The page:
March 19 2001

Events, dear boy, events.

These are worrying times for Tony Blair.

A month ago, everything in the garden was lovely with the Tories lagging by 20% in the opinion polls and Mr Blair looking like a shoo-in at a May election.

That was before the foot and mouth outbreak which could leave Mr Blair with the awkward choice between postponing the election or facing accusations that he is putting his party's interests before those of the nation.

Meanwhile, the economic storm clouds gathering in the USA and Japan could mean that all bets are off as far as the Chancellor's spending plans are concerned.

If the problems in the world's two biggest economies does lead to a severe global slowdown then all that lovely money for schoolsanhospitals could be at risk.

If on top of that, the public get the impression that the foot and mouth outbreak is being handled incompetently, Mr blair's hopes of a second landslide could be severely damaged.

Jobsworths

Old Grumpy has been taking a close personal interest in the foot and mouth outbreak, especially the worst affected area: my home County of Cumbria.

Yesterday I was told that several hundred sheep on my cousin's farm near Silloth were down to be slaughtered under the recently announced plans for a mass cull of healthy animals.There is a strong suspicion that the reason the disease is running out of control is that it is taking far too long to slaughter and dispose of infected stock.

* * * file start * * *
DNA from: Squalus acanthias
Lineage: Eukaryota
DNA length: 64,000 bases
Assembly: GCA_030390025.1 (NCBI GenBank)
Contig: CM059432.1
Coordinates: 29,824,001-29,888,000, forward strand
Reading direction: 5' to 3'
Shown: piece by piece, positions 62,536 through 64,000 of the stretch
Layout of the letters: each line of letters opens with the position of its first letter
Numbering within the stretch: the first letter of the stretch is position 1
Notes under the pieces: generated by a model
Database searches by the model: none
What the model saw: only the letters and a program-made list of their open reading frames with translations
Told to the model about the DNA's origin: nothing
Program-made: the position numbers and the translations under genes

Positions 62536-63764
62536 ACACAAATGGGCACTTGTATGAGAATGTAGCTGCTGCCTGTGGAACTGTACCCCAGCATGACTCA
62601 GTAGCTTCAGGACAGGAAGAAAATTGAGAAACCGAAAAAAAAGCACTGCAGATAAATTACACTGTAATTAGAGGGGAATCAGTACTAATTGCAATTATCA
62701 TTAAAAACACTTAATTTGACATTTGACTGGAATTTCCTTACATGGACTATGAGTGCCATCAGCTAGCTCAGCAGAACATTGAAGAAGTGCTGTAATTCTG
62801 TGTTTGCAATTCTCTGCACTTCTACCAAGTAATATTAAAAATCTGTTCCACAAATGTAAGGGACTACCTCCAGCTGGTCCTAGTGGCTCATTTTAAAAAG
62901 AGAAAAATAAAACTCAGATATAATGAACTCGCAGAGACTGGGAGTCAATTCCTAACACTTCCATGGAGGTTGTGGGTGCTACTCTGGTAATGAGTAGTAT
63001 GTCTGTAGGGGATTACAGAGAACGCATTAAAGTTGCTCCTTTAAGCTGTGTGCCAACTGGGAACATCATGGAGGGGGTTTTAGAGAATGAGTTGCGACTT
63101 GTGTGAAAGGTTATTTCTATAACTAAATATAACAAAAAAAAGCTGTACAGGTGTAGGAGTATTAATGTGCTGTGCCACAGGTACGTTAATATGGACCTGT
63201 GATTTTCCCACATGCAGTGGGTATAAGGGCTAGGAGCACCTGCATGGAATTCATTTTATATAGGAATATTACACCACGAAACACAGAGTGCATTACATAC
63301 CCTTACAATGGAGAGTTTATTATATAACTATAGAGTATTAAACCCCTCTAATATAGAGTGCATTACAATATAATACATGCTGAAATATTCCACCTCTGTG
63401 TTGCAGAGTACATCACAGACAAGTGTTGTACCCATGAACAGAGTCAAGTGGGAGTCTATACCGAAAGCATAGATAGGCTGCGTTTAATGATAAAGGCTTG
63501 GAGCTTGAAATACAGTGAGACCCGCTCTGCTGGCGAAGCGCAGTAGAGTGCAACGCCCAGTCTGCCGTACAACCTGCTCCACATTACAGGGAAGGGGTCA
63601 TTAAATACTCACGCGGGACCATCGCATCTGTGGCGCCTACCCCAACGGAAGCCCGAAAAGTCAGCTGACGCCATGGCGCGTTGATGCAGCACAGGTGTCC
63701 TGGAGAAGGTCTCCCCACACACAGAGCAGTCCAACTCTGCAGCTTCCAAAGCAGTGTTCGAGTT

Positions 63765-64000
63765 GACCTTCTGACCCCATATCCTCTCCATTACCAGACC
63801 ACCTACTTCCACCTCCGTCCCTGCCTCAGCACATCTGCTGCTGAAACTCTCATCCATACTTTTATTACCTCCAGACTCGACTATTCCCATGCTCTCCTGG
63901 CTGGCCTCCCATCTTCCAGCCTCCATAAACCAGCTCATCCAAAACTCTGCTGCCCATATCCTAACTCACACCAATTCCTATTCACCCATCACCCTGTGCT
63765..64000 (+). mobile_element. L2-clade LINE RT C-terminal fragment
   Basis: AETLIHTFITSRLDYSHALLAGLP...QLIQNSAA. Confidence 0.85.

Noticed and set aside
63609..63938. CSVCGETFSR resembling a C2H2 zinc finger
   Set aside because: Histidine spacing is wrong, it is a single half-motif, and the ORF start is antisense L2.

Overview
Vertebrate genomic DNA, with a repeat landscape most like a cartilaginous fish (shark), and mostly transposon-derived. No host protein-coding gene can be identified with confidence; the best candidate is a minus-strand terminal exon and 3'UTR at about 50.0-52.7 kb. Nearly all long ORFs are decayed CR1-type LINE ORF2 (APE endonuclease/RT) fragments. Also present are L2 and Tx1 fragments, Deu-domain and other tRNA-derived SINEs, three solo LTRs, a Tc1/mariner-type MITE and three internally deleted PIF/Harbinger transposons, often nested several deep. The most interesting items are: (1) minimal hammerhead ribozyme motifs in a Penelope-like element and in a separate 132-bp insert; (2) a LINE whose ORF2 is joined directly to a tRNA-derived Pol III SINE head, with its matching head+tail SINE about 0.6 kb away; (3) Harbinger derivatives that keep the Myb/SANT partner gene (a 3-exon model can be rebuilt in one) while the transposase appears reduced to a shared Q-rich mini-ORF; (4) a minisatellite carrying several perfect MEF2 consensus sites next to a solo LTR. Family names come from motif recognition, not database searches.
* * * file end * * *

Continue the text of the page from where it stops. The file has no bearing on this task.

In one case I read about, it took four days from the disease being reported to slaughter, and a further three days before the cattle were removed from the farm to a rendering plant.

According to the farmer some of this delay was due to bureacracy and form-filling and the rest to enviromental regulations which prevent the speedy burial of carcasses on site.

Of course, burying animal remains can result in the pollution of watercourses but leaving them lying around leads to an added risk of the disease being spread.

Unfortunately the bureaucratic mind is not attuned to the speedy evaluation of competing risks followed by decisive action.